The statute of limitations is an affirmative defense that must be raised by a defendant. See Biddinger v. Commissioner of Police of City of New York, 245 U.S. 128, 135, 38 S. Ct. 41, 62 L. Ed. 193 (1917). Once a defendant does so, however, "[t]he government bears the burden of proving that it began its prosecution within the statute of limitations period." United States v. Wilson, 118 F.3d 228, 236 (4th Cir. 1997). It is well-settled that, in order to obtain a § 371 conviction, the government must prove at trial that an overt act in furtherance of the charged conspiracy occurred within the applicable limitations period. Head, 641 F.2d at 177. Disagreement exists, however, as to whether a timely act must be alleged in the indictment itself. Some courts hold that an indictment that fails to allege a timely overt act is subject to dismissal on its face. See United States v. Davis, 533 F.2d 921, 929 (5th Cir. 1976) (error to deny motion to dismiss conspiracy indictment where the indictment failed to allege a overt act within the limitations period, because "for purposes of the statute of limitations the overt acts alleged in the indictment and proved at trial mark the duration of the conspiracy"); United States v. Stoner, 98 F.3d 527, 533 (10th Cir. 1996) ("[A]n indictment must allege that the conduct constituting the conspiracy fell within the statute of limitations, and an indictment that does not contain such allegations is subject to dismissal on its face."). Other courts hold that the government can satisfy the statute of limitations by proving a timely overt act at trial, even where the acts alleged in the indictment are untimely. See United States v. Frank, 156 F.3d 332, 339 (2d Cir. 1998) ("[T]he statute of limitations may be satisfied by proof of an overt act not explicitly listed in the indictment, as long as a defendant has had fair and adequate notice of the charge for which he is being tried, and he is not unduly prejudiced by the asserted variance in the proof."); United States v. Schurr, 794 F.2d 903, 907-908 (3d Cir. 1986) ("[It is well settled that the government can prove overt acts not listed in the indictment, so long as there is no prejudice to the defendants thereby, [and] [t]here would appear to be no reason that the government could not satisfy its requisite showing under the statute of limitations by means of an overt act not listed in the indictment").See also When Does the Conspiracy End? (Federal Tax Crimes Blog 12/10/13), here.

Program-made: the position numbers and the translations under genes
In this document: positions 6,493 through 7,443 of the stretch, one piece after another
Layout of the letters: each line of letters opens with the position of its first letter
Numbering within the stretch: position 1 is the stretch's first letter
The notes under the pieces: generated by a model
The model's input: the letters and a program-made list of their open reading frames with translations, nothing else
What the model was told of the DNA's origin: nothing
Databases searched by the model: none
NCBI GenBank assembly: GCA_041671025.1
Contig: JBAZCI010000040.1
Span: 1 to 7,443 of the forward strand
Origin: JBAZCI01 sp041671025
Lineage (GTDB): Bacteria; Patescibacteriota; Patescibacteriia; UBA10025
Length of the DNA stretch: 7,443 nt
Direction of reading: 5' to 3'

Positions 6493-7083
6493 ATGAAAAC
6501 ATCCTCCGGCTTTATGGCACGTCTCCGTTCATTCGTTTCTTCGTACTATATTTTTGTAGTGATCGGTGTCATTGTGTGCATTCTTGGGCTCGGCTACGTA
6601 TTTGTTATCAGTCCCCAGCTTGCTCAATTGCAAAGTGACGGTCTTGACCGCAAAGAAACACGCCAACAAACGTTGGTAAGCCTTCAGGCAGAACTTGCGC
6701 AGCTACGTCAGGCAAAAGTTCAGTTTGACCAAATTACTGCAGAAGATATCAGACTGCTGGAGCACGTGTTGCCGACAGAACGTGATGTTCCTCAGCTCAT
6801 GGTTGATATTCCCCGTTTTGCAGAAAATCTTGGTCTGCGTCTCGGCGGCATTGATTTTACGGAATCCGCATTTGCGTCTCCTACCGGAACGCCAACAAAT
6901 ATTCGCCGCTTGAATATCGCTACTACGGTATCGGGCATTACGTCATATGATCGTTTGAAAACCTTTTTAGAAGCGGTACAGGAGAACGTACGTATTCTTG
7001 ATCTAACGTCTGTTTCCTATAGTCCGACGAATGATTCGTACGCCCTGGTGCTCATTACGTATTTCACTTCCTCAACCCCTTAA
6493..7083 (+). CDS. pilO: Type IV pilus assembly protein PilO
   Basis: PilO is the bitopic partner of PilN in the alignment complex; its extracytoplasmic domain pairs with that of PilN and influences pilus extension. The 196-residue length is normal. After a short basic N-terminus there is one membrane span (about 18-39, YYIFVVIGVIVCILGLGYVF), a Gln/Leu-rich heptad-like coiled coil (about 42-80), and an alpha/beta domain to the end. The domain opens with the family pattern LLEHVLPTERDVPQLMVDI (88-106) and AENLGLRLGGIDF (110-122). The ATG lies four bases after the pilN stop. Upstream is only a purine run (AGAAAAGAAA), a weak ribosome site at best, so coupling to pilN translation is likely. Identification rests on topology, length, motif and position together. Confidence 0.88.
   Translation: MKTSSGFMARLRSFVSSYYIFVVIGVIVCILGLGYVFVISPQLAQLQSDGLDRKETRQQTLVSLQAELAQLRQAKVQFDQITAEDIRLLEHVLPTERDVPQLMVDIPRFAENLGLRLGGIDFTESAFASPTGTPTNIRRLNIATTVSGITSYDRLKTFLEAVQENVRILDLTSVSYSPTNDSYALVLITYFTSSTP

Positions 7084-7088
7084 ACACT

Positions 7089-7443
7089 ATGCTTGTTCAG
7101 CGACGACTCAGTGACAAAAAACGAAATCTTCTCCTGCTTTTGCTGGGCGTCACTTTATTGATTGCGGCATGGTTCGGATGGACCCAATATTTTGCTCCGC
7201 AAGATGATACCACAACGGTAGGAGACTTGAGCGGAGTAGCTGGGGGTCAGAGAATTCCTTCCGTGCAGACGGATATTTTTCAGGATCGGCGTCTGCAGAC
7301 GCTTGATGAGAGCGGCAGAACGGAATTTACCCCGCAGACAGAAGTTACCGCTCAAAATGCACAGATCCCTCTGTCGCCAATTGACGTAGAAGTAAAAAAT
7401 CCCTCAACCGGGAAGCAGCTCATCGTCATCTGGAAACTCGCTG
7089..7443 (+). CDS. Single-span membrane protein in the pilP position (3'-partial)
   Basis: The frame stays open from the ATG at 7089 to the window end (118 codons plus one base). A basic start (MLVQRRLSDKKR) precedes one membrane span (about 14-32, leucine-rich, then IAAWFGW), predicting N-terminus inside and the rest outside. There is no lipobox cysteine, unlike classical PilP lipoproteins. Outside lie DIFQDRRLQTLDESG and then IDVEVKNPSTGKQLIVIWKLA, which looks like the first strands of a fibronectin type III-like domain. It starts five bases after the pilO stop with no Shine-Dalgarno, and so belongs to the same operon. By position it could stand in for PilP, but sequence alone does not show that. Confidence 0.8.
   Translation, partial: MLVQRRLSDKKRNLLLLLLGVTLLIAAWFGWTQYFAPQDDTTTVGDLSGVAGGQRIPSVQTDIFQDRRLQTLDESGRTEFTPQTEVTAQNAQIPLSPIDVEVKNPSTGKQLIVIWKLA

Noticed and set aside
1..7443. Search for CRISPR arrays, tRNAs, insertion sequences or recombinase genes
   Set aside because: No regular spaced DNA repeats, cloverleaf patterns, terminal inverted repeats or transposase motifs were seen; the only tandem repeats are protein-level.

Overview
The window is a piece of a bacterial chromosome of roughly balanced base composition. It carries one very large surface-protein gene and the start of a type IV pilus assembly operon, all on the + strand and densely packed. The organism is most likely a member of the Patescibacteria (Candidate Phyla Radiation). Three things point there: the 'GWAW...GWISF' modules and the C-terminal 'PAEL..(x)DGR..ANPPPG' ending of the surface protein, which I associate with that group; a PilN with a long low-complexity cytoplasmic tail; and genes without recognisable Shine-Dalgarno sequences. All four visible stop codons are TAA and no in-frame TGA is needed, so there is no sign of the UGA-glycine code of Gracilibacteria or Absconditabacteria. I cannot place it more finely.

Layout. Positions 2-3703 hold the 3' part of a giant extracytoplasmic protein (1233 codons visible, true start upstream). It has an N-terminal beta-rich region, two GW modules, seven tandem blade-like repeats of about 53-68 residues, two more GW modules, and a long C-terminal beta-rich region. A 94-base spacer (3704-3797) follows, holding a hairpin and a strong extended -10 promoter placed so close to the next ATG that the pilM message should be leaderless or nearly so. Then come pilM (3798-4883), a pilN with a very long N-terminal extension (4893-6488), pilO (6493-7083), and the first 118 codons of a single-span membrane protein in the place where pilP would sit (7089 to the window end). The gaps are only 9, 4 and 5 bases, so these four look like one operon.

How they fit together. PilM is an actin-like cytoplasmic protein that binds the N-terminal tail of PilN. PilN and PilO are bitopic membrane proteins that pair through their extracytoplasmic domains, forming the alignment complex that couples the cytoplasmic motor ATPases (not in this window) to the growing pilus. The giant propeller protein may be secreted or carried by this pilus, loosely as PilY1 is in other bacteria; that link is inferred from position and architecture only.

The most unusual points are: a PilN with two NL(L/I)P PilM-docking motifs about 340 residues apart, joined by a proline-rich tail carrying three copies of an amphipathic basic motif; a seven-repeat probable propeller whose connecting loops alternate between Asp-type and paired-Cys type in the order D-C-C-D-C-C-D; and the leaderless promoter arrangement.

Wednesday, April 15, 2015
Must Overt Act Within the Applicable Conspiracy Statute of Limitations Be Alleged in the Indictment? (4/15/15)
The general conspiracy statute, 18 USC 371, here, often deployed in tax crimes prosecutions, requires an overt act in furtherance of the conspiracy and at least one overt act must be in furtherance of the conspiracy. What is not settled is whether the indictment must allege at least one such overt act within the applicable statute of limitations period for the conspiracy alleged. All courts agree that the prosecution may prove overt acts not alleged in the indictment in order to meet the requirement that the element of the conspiracy crime is met. The question is whether at least one of the overt acts within the applicable statute of limitations must be alleged in the indictment to avoid dismissal of the indictment. And to drill down further, if the allegation requirement is necessary, what if the prosecution does not prove the overt act alleged but proves another unalleged overt act within the statute of limitations? I don't have the answers to these questions directly, but offer the following from a recent case (United States v. Magalnik, 2015 U.S. Dist. LEXIS 46820 (WD VA 2015)):